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Final plan issued for arming pilots
WASHINGTON -- Commercial airline pilots won't be able to use holsters to carry guns into the cockpit under the final plan for arming pilots announced Tuesday by the Transportation Security Administration.
The TSA will require weapons to be transported to and from planes in locked cases that are inside nondescript bags. Pilots may holster the weapons only when inside the cockpit.
"We don't want that weapon floating around inside the cabin," TSA spokesman Robert Johnson said. "It is for the express purpose, according to the law, of defending the cockpit during the flight."
Al Aitken, spokesman for the Allied Pilots Association, said that carrying a gun in a locked case will increase the chances that it will get lost or stolen.
"We propose that we carry the weapon concealed personally on our body because that is the safest, most secure way for us to transfer the weapon," Aitken said.
Some pilots also object to the psychological testing they'd have to undergo if they volunteered for the program.
The TSA plan mirrors the recommendations made last week by a task force comprised of agency employees who met with pilots, airlines and aircraft manufacturers before settling on a proposal.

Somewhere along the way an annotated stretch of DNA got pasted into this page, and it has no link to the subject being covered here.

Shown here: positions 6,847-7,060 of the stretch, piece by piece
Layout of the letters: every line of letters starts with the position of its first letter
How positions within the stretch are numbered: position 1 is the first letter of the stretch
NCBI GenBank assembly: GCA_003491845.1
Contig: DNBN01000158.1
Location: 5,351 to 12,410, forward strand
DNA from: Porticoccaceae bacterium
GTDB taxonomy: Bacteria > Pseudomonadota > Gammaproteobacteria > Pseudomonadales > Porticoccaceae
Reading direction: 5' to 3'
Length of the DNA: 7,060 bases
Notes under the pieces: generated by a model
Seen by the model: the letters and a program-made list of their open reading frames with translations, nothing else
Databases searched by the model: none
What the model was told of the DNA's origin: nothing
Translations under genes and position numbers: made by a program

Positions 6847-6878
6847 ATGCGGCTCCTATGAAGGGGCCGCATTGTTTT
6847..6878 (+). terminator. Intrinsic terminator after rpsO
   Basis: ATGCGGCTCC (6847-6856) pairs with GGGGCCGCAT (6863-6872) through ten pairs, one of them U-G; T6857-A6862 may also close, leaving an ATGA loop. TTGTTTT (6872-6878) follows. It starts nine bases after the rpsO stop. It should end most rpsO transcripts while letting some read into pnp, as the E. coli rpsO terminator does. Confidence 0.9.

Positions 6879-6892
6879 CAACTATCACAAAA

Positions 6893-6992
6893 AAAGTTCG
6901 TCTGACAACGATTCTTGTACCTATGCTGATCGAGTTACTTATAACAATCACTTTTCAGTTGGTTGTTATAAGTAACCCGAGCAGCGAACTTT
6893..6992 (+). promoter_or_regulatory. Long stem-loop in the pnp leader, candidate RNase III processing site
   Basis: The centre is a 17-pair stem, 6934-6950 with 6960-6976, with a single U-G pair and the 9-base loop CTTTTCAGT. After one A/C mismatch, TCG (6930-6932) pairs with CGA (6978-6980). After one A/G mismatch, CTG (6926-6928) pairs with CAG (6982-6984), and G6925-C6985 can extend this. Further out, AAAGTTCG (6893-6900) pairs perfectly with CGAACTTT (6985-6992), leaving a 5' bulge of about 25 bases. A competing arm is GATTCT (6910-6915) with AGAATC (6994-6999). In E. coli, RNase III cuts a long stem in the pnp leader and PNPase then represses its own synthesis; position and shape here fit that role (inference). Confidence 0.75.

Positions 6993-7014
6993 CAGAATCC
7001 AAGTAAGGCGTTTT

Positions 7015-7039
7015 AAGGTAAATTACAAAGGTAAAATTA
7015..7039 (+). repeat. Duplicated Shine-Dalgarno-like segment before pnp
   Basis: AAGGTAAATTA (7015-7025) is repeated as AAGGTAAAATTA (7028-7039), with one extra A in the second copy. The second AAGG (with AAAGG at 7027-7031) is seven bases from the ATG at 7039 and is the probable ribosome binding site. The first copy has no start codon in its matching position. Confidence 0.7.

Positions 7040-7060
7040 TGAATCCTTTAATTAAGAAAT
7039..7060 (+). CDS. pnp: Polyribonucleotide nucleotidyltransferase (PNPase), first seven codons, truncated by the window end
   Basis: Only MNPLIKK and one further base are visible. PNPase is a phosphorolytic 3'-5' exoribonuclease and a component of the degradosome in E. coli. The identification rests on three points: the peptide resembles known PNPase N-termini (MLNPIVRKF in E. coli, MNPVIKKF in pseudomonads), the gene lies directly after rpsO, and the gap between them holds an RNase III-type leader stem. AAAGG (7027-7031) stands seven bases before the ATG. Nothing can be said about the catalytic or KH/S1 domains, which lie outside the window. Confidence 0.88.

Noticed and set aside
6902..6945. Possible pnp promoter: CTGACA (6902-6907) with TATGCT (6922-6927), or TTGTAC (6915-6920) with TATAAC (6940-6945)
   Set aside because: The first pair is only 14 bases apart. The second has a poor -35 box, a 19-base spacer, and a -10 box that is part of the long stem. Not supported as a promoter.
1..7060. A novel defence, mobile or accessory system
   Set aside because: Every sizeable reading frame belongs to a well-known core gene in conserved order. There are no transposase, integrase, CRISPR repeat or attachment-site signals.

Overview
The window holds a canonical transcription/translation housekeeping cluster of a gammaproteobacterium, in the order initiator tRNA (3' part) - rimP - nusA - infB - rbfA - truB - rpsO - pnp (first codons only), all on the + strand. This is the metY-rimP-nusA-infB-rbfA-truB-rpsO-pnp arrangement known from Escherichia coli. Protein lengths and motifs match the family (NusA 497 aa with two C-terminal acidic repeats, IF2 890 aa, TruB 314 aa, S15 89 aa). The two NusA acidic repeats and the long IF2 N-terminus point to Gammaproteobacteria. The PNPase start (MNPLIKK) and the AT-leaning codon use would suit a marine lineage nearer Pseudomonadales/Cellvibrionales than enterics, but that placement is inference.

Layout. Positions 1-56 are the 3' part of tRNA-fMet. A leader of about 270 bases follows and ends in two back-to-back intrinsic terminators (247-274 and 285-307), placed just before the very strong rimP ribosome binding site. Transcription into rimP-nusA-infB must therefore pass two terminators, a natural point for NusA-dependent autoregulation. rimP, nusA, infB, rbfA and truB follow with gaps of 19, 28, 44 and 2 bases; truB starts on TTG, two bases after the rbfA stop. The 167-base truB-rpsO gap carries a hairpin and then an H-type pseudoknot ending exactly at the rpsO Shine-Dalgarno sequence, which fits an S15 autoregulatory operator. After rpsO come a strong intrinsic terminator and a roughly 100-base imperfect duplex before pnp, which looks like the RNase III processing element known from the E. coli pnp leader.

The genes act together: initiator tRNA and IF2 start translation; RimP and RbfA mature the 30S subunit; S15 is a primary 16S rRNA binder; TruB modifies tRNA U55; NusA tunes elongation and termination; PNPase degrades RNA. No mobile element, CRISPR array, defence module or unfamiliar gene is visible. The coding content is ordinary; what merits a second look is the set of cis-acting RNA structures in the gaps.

Pilots will be required to undergo psychological and background checks before being selected for a five-day training program that will include lessons on marksmanship, defensive tactics and legal policies, Johnson said. After finishing training, pilots would be issued .40-caliber, semiautomatic pistols.
Congress, which overwhelmingly approved arming pilots, didn't give the TSA any money to train pilots or pay for guns. The agency cobbled together $500,000 from various accounts for a test program for 48 pilots.
Johnson said the agency asked pilots' groups for nominations and expects to have them in the next week or two. The TSA will select the class and begin training this spring. Those who complete the training will be sworn in as federal flight deck officers.
The agency has asked for $20 million to run a broader program.
Only pilots who volunteer will carry weapons. It's unclear how many of the nation's 100,000 commercial passenger pilots will choose to participate, with estimates varying from a handful to 30,000.